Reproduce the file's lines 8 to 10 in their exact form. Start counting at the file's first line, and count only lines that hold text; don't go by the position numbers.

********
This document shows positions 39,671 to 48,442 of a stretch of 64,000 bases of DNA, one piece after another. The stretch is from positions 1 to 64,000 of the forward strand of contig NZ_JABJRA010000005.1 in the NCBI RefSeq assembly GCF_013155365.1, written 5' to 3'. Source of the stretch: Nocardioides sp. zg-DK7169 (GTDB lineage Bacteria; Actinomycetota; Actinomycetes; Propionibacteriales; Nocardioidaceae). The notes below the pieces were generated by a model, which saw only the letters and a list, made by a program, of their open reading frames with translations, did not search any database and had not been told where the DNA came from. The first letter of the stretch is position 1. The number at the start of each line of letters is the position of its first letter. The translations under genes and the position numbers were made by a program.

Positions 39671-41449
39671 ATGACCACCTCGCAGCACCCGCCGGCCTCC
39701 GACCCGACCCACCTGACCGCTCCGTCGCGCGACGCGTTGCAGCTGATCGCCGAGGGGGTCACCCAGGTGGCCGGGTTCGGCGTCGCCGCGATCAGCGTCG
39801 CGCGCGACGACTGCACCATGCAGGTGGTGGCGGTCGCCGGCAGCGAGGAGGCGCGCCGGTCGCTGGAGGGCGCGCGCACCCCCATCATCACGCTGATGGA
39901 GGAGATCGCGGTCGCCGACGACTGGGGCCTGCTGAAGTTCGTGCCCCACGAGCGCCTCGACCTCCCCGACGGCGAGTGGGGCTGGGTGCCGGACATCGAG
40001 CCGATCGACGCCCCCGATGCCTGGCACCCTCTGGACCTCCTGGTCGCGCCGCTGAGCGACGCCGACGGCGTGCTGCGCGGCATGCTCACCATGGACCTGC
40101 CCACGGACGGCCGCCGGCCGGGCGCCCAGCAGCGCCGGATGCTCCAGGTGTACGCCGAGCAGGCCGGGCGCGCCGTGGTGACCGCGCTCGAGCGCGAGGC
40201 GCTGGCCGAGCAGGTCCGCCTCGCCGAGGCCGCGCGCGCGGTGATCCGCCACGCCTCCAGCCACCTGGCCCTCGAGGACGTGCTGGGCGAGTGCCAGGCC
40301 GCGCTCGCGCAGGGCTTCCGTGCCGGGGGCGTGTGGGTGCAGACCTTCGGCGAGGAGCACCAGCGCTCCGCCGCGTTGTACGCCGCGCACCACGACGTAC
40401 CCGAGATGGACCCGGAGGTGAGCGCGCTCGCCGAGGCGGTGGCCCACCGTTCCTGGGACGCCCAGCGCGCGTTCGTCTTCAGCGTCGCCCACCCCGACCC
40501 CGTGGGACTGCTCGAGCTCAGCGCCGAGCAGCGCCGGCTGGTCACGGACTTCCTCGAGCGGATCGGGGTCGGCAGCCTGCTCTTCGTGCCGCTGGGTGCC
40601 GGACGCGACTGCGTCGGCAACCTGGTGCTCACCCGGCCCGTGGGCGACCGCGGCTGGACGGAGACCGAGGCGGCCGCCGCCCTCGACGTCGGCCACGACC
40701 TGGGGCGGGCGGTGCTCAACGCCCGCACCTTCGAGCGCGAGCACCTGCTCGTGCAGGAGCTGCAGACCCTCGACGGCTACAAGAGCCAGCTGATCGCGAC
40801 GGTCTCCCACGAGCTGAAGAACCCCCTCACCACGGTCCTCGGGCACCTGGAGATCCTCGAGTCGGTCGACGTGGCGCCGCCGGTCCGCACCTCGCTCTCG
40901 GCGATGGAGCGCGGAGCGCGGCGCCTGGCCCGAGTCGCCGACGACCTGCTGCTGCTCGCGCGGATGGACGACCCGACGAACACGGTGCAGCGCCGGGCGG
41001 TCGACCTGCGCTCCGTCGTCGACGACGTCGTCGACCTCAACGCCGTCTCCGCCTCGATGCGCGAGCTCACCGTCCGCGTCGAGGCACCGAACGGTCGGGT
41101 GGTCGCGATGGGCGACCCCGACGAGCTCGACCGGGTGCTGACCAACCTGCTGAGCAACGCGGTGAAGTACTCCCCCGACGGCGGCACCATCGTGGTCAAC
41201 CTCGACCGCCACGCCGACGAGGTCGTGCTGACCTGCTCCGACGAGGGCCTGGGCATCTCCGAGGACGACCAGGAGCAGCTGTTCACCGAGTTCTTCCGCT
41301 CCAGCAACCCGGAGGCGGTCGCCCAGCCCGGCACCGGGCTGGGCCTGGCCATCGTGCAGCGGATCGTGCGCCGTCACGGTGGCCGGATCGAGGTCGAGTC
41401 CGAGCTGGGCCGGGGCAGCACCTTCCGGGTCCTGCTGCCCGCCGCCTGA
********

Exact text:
40101 CCACGGACGGCCGCCGGCCGGGCGCCCAGCAGCGCCGGATGCTCCAGGTGTACGCCGAGCAGGCCGGGCGCGCCGTGGTGACCGCGCTCGAGCGCGAGGC
40201 GCTGGCCGAGCAGGTCCGCCTCGCCGAGGCCGCGCGCGCGGTGATCCGCCACGCCTCCAGCCACCTGGCCCTCGAGGACGTGCTGGGCGAGTGCCAGGCC
40301 GCGCTCGCGCAGGGCTTCCGTGCCGGGGGCGTGTGGGTGCAGACCTTCGGCGAGGAGCACCAGCGCTCCGCCGCGTTGTACGCCGCGCACCACGACGTAC